In this October issue we unearth a geological mystery at Porthleven called Giant's Rock

Something very odd has been going on at Porthleven. A little way along the rocky foreshore, beyond the north-western side of the harbour entrance, an alien object has come to rest. In the past, this must have provoked equal amounts of wonder and bafflement amongst the local community. Our forebears were, however, closer to the land than most of us are nowadays.

They had the time to be keen observers of their surroundings, and would have realised that this object was unlike anything within their compass of knowledge. They sensed that it must have arrived mysteriously from some far distant place, and that superhuman forces would have been needed to transport it. It is so heavy that even during the memorable storm of December 1989, when Porthleven became famous for its astonishing images of the destructive power of the sea, it did not budge. At some distant and undocumented time our ancestors, with good reason, called it the Giant's Rock.

Giants are common currency in Cornwall. There are numerous myths and legends of giants, usually associated with high rocky places or hill forts, and with an underlying theme of violence. I suspect that these myths, originally documented by Victorian collectors of folk tales who were anxious to preserve what had been simply oral traditions, have been embellished by the early promoters of tourism. Nonetheless, legends of giants are doubtless of very ancient date, and can probably be traced back at least to skirmishes with Viking or Danish raiders, whose superior height would have made a deep impression on our stocky Celtic ancestors. Rather in the manner of fishermen's tales, or stories I have heard from tourists of encounters with adders along the coast path - serpents of a size that would not be out of place in an African rainforest - the ones that got away grow larger with the retelling. Giants would have been in the folk memory for more than a thousand years, convenient symbols to which inexplicable natural features could be attached.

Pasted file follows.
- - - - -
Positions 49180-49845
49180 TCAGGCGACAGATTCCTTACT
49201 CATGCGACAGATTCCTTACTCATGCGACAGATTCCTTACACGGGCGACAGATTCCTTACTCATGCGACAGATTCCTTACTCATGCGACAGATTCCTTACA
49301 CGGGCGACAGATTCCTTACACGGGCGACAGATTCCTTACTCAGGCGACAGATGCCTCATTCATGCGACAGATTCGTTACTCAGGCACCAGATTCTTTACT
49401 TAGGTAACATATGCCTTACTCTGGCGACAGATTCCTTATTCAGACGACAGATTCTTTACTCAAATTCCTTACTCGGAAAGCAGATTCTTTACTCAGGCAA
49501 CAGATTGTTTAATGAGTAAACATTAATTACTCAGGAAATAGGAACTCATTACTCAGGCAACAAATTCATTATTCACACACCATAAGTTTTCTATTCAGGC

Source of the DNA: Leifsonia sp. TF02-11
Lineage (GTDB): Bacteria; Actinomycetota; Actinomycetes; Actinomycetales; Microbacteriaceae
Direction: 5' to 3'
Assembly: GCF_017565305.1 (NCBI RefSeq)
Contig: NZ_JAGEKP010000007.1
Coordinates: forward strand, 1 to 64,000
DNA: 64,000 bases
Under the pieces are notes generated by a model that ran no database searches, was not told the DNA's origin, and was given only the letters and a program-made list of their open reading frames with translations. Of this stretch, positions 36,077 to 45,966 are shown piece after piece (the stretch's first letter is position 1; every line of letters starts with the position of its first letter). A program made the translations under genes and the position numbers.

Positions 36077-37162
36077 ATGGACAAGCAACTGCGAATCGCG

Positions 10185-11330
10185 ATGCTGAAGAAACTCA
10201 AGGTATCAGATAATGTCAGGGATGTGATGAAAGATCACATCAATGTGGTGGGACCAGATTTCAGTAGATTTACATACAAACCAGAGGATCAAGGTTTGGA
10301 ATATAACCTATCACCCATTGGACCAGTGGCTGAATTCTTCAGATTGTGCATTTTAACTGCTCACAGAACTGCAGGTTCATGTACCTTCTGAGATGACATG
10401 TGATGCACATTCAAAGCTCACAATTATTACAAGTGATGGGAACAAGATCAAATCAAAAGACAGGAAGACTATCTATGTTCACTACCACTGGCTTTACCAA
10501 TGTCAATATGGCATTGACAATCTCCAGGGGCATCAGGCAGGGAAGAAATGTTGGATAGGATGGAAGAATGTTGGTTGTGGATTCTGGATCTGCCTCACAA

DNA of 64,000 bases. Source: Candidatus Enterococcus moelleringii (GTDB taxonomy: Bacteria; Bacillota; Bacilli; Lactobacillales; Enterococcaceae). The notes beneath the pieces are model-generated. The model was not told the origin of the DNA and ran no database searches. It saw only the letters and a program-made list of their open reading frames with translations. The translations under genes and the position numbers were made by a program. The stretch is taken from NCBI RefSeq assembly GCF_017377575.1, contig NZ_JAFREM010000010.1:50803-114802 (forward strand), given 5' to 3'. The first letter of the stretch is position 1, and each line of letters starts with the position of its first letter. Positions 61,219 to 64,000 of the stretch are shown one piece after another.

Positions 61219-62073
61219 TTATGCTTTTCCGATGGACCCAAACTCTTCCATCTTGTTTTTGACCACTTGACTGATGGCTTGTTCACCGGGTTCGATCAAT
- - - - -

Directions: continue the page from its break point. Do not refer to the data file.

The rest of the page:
Today we have, partly, a scientific explanation. The Giant's Rock is a fine example of what geologists call an 'erratic', a great rock plucked from its original source and transported by glacial action to its present site. The movement of ice is one of nature's most inexorable forces. During the Ice Ages, most of Britain was smothered under a massive ice sheet that advanced from the Arctic. The sheer weight of ice, grinding ponderously over the bare surface of the land - for all vegetation would have vanished as the cold intensified - ripped whole mountainsides apart, gouging new valleys, pushing the shattered debris forward and remoulding the landscape. Much of modern Britain is strewn with these glacial remains, which range from great blocks of erratics, transported sometimes hundreds of miles from their points of origin, to fine silts where glaciers literally ground the bedrock to flour, the whole being abandoned as the ice finally melted and retreated northwards.

A problem with the Giant's Rock is that the ice sheets never reached Cornwall, where the land remained exposed, albeit in a frigid state, even during the periods of most intense cold. The Giant's Rock is technically termed gneiss, a rock that has been metamorphosed by earth-moving forces to grow new minerals, including small garnets - semi-precious stones. No source area for this garnet-gneiss has been identified with any confidence. It could have come from Scotland, Scandinavia, or even as far afield as Greenland.

The coastal location holds a partial clue. The Cornish seas during the Ice Age would have been full of icebergs that had calved from the main ice sheets, drifting with storms and carrying their ballast of trapped, frozen-in rock. The concept of transport by iceberg offers an elegant explanation as to how the Giant's Rock could have found its way beyond the ice sheet, but still a mystery remains. With so much water locked up in the ice sheets, sea levels were much lower than they are today. The coastline would have been substantially further offshore, with any rock-bearing icebergs drifting well out in Mount's Bay, unable to float the Giant's Rock to where it presently sits.

We are almost in the same quandary as our ancestors, who invoked the power of giants to bring the rock to Porthleven. Probably the best we can do today is to postulate the kind of catastrophic event so beloved of TV documentaries. Was there a gigantic collapse into the sea of a huge part of the ice sheet, or perhaps an earthquake-induced tsunami washed into the funnel shape of Mount's Bay, towering to monstrous heights and sweeping all before it? Did an iceberg, with its rocky cargo, finally become stranded amidst a welter of destruction as the waves receded, eventually to melt and release our Giant's Rock?

I can think of no other place in Cornwall which so readily illustrates the conundrum of the irresistible force and the immovable object. The Giant's Rock stands on its uneven platform, a sentinel beside a limpid rock pool, silently keeping its secrets. Perhaps it has survived the kind of geological upheavals which, if repeated, would dwarf the currently perceived threats to our environment.